American Taliban

As the neverending Republican campaign for the presidency slogs along to its distant conclusion, I’d like to step back for a broader look. We focus on details: What regulations should we apply to offshore oil drilling? Should rich people pay 35% or 39% income tax? Is giving “historical” advice to Fannie Mae worth $1.3 million? And of course these and similar questions are very important, sometimes critically so. But, despite the strength of partisan opinions (including mine), it’s clear that many if not most have no objectively “right” answer (well, maybe except for the one about giving historical advice to Fannie Mae). Certainly not right answers in the same way that “How many houses were destroyed in the latest Alabama tornado, and how much will it cost to repair them?” has a right answer.

Now this doesn’t mean we shouldn’t try to understand what candidates want to do and their reasons why. But not only do politicians tend to try to dodge providing detailed (and hence debatable) answers, but there wouldn’t be enough time in the day to hear their opinions on everything. Hence the need to take a broader look past the day-to-day antics of who the Republicans want to bomb or jail. So, how do we do that?

Well, if we’re going to give vast power to a person or group of people, it would help to know what kind of people they are. Although I wouldn’t hold that we each can be stereotyped as one, specific kind of person, I think everybody knows from day-to-day life that we all have underlying character traits (or tendencies, if you will) that shape how we typically respond to problems and challenges. So what are the traits we want in people to whom we hand power and authority, people to whom we might turn in times of personal or social need? Maybe more importantly, what traits do we not wish to see? (If it would help redirect you from thoughts of partisan politics, think of bosses you’ve worked for, rather than political candidates)

Well, maybe it’s just me (or maybe not) but let me throw out this starter list of character traits we don’t want in people who are tasked with representing the incredibly varied interests of large numbers of people:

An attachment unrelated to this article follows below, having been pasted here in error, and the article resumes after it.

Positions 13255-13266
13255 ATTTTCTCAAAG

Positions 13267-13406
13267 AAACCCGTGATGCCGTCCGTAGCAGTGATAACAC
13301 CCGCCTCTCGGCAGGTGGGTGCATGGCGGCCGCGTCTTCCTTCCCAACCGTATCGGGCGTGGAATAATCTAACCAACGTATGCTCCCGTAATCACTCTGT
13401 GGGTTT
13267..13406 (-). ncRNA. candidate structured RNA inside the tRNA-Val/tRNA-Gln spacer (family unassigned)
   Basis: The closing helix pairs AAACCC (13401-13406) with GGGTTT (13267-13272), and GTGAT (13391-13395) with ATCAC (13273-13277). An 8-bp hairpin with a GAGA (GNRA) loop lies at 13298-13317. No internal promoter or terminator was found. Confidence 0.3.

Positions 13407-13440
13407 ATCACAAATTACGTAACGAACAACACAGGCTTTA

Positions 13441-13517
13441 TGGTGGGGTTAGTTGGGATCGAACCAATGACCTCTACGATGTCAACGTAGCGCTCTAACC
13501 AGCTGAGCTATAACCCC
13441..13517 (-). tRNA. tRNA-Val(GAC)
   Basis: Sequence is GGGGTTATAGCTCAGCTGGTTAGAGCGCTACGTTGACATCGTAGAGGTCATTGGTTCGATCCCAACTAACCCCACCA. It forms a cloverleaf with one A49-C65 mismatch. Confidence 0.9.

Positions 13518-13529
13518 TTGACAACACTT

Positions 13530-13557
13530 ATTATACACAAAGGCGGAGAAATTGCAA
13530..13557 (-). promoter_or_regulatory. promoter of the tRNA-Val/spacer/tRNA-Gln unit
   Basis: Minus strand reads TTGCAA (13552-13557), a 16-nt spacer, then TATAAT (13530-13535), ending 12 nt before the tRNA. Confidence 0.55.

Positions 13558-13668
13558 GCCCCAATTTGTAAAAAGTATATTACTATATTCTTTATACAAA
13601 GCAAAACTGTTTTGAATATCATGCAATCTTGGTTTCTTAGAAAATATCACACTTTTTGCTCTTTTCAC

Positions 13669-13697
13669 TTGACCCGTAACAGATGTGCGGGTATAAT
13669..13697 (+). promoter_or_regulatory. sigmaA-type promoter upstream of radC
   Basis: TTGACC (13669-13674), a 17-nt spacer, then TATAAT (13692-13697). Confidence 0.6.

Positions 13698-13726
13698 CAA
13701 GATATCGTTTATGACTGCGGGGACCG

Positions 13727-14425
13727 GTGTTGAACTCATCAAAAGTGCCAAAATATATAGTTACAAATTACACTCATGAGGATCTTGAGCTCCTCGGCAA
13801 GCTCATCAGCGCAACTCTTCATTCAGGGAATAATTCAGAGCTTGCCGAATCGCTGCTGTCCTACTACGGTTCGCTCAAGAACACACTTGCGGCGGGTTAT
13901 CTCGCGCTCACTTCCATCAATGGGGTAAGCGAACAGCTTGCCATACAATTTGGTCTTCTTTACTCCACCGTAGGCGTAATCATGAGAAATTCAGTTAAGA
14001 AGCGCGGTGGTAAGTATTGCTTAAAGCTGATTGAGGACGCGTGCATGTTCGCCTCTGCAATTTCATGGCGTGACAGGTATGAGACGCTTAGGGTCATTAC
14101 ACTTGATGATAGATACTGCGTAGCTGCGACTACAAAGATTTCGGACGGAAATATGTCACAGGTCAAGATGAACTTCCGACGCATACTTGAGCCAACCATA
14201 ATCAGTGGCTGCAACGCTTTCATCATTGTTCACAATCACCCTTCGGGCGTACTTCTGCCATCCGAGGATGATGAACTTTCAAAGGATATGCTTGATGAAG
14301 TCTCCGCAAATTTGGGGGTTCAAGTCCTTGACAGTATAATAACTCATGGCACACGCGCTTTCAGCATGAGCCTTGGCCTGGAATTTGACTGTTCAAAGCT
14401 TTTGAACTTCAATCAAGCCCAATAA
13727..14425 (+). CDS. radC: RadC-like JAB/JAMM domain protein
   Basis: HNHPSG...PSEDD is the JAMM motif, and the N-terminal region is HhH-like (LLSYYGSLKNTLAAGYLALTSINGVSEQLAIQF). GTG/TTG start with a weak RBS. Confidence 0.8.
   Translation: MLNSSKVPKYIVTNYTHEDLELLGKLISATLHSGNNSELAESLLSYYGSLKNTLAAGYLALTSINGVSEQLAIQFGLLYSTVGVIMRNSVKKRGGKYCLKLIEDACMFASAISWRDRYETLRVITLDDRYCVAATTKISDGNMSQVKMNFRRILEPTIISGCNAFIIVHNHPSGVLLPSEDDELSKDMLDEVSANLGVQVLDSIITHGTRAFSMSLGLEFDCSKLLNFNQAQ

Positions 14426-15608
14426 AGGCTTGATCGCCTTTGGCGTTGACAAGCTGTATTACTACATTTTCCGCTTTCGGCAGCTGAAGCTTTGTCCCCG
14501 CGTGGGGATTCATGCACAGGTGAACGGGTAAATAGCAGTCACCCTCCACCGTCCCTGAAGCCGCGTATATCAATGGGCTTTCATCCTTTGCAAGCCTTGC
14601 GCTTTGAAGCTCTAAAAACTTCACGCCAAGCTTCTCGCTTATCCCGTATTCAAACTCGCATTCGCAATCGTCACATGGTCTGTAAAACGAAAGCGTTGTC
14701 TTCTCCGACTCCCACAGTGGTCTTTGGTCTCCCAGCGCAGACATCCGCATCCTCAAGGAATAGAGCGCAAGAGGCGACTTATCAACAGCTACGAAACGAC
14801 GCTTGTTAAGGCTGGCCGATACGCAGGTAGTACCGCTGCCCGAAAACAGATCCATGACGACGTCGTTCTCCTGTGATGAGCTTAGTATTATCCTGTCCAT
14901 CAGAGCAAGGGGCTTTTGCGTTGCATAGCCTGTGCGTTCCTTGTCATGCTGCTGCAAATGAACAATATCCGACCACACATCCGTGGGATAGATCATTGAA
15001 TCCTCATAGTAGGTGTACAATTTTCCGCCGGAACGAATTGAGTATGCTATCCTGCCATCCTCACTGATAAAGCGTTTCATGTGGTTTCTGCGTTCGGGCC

• Cruelty
  • Rigidity
  • Intolerance
  • Mean-spiritedness

Perhaps you might argue that it depends in part on what problem we’re addressing. For example, if we need to lock up (Al Capone) or kill (Al Qaeda) dangerous people, maybe we need cruel, rigid, intolerant, mean-spirited leaders. On the other hand, since we first need to figure out who to lock up or kill, maybe we don’t. And if there’s a problem to which incarceration or death is not a solution, then what? Typically, leaders with these negative traits deal with such problems by denying their existence (what climate change?), and then suggesting that everybody just deal with it on their own (good luck with that flood thing!).

There are numerous historical examples of individual leaders with those repellant characteristics (eg, Attila the Hun, Hitler, Stalin, Donald Trump). But what happens when the whole power structure of a country is composed of people like that? Look no further than Afghanistan under the Taliban—jail for kite flying or playing music, no education for women, mandatory observance of the leaders’ religion, a haven for Al Qaeda but not for anyone who’s sick. Great place, don’t you think?

But what’s that got to do with us, here in America? Well, for some, strange reasons (for once, no sarcasm intended) one of our political parties has been possessed by the spirit of the Taliban, right down to the religious fundamentalism (except they are consumed by the tenets of a different religion). Which party? Does even the most right-wing among you think for a minute I’m talking about the Democrats (you of course don’t agree with me, but you knew right away who I meant, didn’t you)? No, the Republican party (though certainly not every Republican) has taken on a Taliban type of cruelty (GW Bush chuckling about what he imagined an executed woman’s last words were: “Please don’t kill me!”), rigidity (refusing to democratically compromise so that everybody gets a little of what they want), intolerance (gays out of the military), and mean-spiritedness (all our opponents hate America).

Now there are certainly many conservative individuals with whom I disagree about, say, the need for troops in Korea or stronger regulation of derivative trading, who are good-hearted people—people who donate money to help the needy, volunteer time to teach, etc. But can you honestly look at the words and actions of the Republican party (particularly its leadership, and especially the presidential candidates) and conclude they represent the positive traits I suggest we would like to see:

  • Fairness
  • Open-mindedness
  • Care for others (and by “others” I mean people of different sex, skin color, religion, ethnic origin, hobbies, fashion sense, etc.)

I didn’t think so. A shame.

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